In a report on Australia’s security/climate deal with Tuvalu, Indian news agency, Business Standard says Australia has scored a “significant win for influence” in the Pacific Islands region with a “trump card” that China, seeking to expand security ties, doesn’t have: the opportunity of resettlement.
Under a security guarantee to the remote atoll nation of Tuvalu, which is threatened by rising sea levels, Australia will offer permanent residency to 280 Tuvalu citizens each year. The treaty, signed on Friday by Prime Minister Anthony Albanese and his counterpart Kausea Natano, could transform Australia’s relationship with the Pacific, analysts say.
“It is something China can’t do,” said Australian National University Pacific expert Graeme Smith.
The treaty was announced after parliament recently passed legislation for a wider scheme offering permanent settlement for 3,000 Pacific Islanders annually in a ballot from next year. Defence Minister Richard Marles called the treaty with Tuvalu a “watershed in our relationship with the Pacific” representing a “much greater commitment for Australia to be providing more of Tuvalu’s defence”.
The sequencing of Albanese’s whirlwind of diplomatic visits – Washington, Beijing a week later, and then directly to a Pacific Islands leaders meeting in Rarotonga, sent “clear signals to everyone involved”, said Peter Dean, director of foreign policy and defence at the United States Studies Centre in Sydney. “The number one strategic objective of Australian governments since federation in this region has been to ensure another great power whose interests are not aligned to its own doesn’t get a foothold in the region,” he said.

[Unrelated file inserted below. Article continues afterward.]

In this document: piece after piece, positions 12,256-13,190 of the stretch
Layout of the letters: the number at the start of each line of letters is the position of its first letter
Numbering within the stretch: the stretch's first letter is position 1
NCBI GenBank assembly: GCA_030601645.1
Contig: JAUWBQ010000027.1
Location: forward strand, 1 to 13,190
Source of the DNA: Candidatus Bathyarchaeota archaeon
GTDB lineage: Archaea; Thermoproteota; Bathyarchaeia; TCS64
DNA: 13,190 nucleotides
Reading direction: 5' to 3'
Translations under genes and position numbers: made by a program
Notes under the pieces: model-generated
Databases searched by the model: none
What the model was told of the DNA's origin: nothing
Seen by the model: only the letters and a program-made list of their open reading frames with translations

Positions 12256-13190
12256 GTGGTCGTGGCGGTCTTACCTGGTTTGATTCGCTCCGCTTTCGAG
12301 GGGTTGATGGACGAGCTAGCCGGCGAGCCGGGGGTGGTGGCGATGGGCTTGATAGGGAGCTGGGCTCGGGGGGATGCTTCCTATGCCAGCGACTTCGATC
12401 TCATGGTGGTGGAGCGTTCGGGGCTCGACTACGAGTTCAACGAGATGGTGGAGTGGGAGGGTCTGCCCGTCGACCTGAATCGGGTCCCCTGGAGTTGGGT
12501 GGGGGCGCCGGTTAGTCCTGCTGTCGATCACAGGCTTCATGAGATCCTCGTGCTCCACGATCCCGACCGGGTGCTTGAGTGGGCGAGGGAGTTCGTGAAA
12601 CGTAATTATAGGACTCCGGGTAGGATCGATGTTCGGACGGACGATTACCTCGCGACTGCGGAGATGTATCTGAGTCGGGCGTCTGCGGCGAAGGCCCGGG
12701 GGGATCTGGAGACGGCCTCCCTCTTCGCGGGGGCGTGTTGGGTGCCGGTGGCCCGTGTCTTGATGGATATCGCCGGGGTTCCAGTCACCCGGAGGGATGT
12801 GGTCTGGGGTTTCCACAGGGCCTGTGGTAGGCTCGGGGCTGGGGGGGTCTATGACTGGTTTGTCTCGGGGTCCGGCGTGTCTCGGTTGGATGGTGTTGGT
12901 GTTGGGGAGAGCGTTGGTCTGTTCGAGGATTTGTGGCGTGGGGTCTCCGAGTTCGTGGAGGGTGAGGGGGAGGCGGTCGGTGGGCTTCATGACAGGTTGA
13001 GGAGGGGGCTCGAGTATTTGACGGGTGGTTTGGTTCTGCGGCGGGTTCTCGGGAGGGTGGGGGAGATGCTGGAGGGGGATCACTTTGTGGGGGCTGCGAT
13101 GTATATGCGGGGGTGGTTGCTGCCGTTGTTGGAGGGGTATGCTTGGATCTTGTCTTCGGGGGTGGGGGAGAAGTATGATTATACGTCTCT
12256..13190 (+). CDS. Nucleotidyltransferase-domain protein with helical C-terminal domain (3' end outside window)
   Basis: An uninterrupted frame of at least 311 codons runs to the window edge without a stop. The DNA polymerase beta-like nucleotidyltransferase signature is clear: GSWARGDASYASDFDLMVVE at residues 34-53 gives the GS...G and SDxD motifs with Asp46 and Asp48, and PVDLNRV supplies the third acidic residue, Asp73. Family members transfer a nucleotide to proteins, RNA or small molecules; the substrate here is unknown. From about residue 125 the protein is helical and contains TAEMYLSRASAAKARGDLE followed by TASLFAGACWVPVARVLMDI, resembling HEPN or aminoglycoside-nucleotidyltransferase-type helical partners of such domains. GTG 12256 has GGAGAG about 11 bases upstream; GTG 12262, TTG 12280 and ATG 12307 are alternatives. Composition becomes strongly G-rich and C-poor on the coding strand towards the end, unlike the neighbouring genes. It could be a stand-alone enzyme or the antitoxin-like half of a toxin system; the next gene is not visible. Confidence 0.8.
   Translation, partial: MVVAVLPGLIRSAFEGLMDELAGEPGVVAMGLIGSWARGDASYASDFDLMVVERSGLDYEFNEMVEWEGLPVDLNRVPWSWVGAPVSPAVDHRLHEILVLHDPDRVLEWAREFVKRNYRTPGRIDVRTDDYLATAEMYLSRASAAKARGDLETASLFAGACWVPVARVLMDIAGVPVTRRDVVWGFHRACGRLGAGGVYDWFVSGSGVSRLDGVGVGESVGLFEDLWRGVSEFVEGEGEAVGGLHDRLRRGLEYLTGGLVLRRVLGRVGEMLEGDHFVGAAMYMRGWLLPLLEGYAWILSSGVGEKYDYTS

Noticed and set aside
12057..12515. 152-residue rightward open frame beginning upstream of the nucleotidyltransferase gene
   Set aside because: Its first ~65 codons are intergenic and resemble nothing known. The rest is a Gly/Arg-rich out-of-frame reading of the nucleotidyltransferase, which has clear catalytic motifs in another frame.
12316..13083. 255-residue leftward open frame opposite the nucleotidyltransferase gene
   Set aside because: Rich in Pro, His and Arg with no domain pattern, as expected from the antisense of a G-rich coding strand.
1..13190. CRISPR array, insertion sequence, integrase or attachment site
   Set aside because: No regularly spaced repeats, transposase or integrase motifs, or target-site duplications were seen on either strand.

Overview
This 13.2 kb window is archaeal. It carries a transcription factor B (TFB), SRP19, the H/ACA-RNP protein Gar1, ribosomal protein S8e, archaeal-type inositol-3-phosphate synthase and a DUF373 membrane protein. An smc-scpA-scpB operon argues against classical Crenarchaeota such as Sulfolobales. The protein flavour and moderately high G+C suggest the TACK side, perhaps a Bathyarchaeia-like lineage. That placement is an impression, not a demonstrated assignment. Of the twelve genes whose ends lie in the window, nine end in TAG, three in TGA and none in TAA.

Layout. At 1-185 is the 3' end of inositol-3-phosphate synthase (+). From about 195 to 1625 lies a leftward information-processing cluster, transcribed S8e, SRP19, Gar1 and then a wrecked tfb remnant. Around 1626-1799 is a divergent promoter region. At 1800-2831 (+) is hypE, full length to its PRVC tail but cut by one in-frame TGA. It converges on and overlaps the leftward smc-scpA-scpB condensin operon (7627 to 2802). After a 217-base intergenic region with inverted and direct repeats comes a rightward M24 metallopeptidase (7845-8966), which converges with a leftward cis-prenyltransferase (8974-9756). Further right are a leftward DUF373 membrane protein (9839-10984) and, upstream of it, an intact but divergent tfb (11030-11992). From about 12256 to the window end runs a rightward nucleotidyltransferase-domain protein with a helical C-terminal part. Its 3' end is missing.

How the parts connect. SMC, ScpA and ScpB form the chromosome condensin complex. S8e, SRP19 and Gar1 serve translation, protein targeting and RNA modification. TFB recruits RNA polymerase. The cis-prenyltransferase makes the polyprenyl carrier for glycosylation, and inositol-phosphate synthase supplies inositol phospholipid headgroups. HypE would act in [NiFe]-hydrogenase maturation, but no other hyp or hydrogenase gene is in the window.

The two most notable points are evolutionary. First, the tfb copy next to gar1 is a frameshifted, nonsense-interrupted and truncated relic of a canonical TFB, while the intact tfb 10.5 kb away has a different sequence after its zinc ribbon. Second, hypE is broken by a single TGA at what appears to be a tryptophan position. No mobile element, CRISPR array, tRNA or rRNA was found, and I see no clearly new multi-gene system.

“China can turn up and offer more infrastructure money… they can’t turn up and offer this kind of resettlement relationship. It serves as a model for the region.”
Despite the improved diplomatic tone between Australia and China after Albanese’s tour last week, the first in seven years by an Australian leader, security tensions remain as Beijing expands its role in the Pacific Islands.
Australia has sent 450 police and military officers to Solomon Islands, which signed a security pact with China last year, to provide security for the Pacific Games which open on Sunday, joining regional forces from Fiji and Papua New Guinea, to ensure there is no gap for Chinese police to fill.
Australia also will be able to block any policing deal between China and Tuvalu – as well as any telecommunications, energy or port deal – under its treaty.
State-owned China Civil Engineering Construction Corporation (CCECC) had built Tuvalu’s harbour in 2019, to the concern of diplomatic ally Taiwan which lost Solomon Islands and Kiribati to Beijing’s overtures in the same year.
“The game is not going to pause because Australia and China relations are a bit warmer, or even if China-U.S. competition somehow diminishes a bit,” said Smith.
Wang Yiwei, an international relations professor at the Renmin University in Beijing, said rivalry between China and the United States in the Pacific Islands, with each seeking to block the other, had heightened Australia’s sensitivity to every Chinese move. The “strategic game” between China and the U.S. was now on Australia’s doorstep, he said.
“Cooperation in the Pacific region tends to focus on non-traditional security, including maintenance of public security and infrastructure to deal with climate change,” he added.
“These should not be considered too security-related, but the United States is still relatively sensitive, and Australia is also more sensitive,” he said.